In some areas of Australia, river and lake water is drinkable. In other areas it is potentially contaminated with bacteria, farm run- off, effluent, high salinity and other pollution. The drinkable condition of the water being used for the paddling activity should be established before the activity commences.
The fluid requirements for the activity should be planned according to the following factors:
- Is the water drinkable?
- If not, where can I obtain water or other drinks?
- Do I need anything special to obtain drinkable water such as water purification equipment, containers or money to purchase it?
- How much fluid do I personally require?
- Is it a warm or hot day?
- Is the activity long or short?
Drink for consumption during the activity can be carried in plastic drink bottles such as cycling bottles, and secured safely behind the seat so that it cannot float out during a capsize. Some craft have special elasticised drink holders in the cockpit.
Selecting a suitable paddling activity requires a responsible decision by the paddler in consideration of the following factors:
- What are my objectives? Objectives at this level may include trying paddling for the first time, skill development, enjoying an outdoor experience or reaching a location
- Does my level of fitness match the proposed activity? Although basic skill paddling activities can provide very gentle exercise, particular sessions and activities lasting for more than an hour can be tiring for inexperienced paddlers
- Is the location suitable for my needs and/or objectives? Paddlers may need to check the ease of access to the water to suit their personal needs.
Transport should be planned according to local area knowledge. A driver and support vehicle should be arranged, if necessary, to pick-up at the end of the trip.
A dry change of clothes should always be available at the end of a trip. Equipment transport should be planned for, with sufficient space on roof racks or trailers for all equipment to be carried to the entry point and, if necessary, from the exit point of the trip. Sufficient straps or ropes should be planned for too. The equipment should be securely strapped/tied in a manner to prevent damage during transport.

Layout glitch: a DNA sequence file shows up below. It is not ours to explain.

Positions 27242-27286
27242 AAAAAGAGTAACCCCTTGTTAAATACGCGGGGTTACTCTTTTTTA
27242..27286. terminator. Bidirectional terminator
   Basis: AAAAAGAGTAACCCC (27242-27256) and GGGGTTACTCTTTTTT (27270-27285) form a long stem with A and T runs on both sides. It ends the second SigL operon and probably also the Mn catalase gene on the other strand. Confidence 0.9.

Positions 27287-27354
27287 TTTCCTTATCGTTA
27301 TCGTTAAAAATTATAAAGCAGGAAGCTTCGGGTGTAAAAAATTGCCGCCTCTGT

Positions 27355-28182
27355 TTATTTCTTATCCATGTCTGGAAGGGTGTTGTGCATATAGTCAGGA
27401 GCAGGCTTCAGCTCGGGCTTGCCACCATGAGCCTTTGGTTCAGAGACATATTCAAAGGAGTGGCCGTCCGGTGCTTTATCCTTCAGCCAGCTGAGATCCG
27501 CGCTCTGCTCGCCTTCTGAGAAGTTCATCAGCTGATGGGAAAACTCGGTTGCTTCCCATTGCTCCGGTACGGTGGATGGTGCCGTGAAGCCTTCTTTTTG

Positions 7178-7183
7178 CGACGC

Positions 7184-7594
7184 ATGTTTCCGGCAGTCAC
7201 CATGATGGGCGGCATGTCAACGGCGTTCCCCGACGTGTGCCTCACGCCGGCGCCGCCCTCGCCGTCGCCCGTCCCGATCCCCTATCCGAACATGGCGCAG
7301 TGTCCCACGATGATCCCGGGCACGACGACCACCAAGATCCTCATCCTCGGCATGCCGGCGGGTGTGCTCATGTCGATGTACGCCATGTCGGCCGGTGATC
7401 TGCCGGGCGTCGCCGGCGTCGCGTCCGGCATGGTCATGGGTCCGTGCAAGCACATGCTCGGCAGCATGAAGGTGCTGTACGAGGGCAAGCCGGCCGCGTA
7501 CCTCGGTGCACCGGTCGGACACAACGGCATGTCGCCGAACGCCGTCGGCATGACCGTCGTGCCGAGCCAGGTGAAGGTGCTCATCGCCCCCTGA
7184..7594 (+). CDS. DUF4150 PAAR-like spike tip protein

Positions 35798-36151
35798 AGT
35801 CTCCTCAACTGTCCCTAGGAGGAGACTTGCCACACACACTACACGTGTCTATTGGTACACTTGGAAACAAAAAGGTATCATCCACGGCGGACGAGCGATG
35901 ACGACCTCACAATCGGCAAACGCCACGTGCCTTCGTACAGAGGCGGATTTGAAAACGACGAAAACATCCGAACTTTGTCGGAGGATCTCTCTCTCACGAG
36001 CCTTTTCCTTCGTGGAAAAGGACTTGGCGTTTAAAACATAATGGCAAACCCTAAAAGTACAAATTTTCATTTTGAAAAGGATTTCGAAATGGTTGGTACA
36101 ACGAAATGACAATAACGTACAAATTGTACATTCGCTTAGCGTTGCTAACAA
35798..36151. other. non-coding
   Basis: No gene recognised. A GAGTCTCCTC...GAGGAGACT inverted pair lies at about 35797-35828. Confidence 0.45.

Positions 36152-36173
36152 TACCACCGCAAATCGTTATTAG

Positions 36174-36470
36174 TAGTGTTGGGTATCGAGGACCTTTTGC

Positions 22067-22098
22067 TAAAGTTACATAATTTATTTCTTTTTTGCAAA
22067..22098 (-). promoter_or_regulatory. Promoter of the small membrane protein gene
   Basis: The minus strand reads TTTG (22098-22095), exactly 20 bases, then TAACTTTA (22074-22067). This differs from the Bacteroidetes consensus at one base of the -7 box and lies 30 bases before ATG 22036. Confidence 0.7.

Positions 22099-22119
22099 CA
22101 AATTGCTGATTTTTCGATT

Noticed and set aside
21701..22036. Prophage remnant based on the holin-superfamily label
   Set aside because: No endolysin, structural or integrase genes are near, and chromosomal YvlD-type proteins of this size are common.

When securing a craft onto the roof racks of a car, cargo straps across the craft, in front of and behind the cockpit, provide a good system. When carrying three or more craft on a car, the most stable arrangement may be obtained by trying to fit the craft as snugly as possible against each other. This may involve positions such as stacking them on their sides or laying them stern to bow on top of each other in pairs.
Land management and relevant organisational requirements should be determined and complied with. These requirements may include payment of entrance fees, designated areas for embarking, minimal impact practices for the area and permit systems.
Risks associated with the activity that the paddler has some control in minimising, should be identified and planned for.
At this level, the risks that should be identifiable are basic risks associated with personal well-being and can be minimised by the paddler taking responsibility for their own well-being.
These risks may include the following examples:
- Sunburn from light reflected off the water, which can be anticipated and minimised by the wearing of sunscreen
- Foot injuries from sharp objects on shore, which can be minimised by wearing footwear
- Getting too cold or hot, which can be minimised by selecting and wearing suitable clothing for the conditions.
- List the features of a craft that you would check to determine if it is safe for you to paddle.
- Using the rough guide given above, determine the length of a paddle suitable for your use.
- Which risks may be minimised by a paddler taking responsibility for their own clothing, food and fluid requirements for an activity?